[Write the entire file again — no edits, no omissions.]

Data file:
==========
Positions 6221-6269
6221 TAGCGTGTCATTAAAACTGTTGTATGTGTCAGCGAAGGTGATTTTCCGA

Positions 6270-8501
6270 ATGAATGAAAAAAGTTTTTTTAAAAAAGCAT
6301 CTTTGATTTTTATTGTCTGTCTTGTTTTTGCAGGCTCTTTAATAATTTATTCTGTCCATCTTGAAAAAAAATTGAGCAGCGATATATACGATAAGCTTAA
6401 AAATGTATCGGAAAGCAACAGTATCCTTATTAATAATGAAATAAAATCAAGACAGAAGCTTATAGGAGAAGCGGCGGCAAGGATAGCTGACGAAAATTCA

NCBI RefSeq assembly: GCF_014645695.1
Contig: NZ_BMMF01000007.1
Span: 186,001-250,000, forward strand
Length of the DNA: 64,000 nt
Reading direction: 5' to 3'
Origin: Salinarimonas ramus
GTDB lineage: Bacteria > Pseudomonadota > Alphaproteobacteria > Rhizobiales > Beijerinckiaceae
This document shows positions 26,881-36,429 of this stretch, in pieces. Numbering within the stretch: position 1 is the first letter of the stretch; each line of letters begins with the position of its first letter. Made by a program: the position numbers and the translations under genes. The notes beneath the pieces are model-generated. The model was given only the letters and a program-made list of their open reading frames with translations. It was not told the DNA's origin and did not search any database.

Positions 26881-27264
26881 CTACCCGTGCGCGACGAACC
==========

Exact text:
Positions 6221-6269
6221 TAGCGTGTCATTAAAACTGTTGTATGTGTCAGCGAAGGTGATTTTCCGA

Positions 6270-8501
6270 ATGAATGAAAAAAGTTTTTTTAAAAAAGCAT
6301 CTTTGATTTTTATTGTCTGTCTTGTTTTTGCAGGCTCTTTAATAATTTATTCTGTCCATCTTGAAAAAAAATTGAGCAGCGATATATACGATAAGCTTAA
6401 AAATGTATCGGAAAGCAACAGTATCCTTATTAATAATGAAATAAAATCAAGACAGAAGCTTATAGGAGAAGCGGCGGCAAGGATAGCTGACGAAAATTCA

NCBI RefSeq assembly: GCF_014645695.1
Contig: NZ_BMMF01000007.1
Span: 186,001-250,000, forward strand
Length of the DNA: 64,000 nt
Reading direction: 5' to 3'
Origin: Salinarimonas ramus
GTDB lineage: Bacteria > Pseudomonadota > Alphaproteobacteria > Rhizobiales > Beijerinckiaceae
This document shows positions 26,881-36,429 of this stretch, in pieces. Numbering within the stretch: position 1 is the first letter of the stretch; each line of letters begins with the position of its first letter. Made by a program: the position numbers and the translations under genes. The notes beneath the pieces are model-generated. The model was given only the letters and a program-made list of their open reading frames with translations. It was not told the DNA's origin and did not search any database.

Positions 26881-27264
26881 CTACCCGTGCGCGACGAACC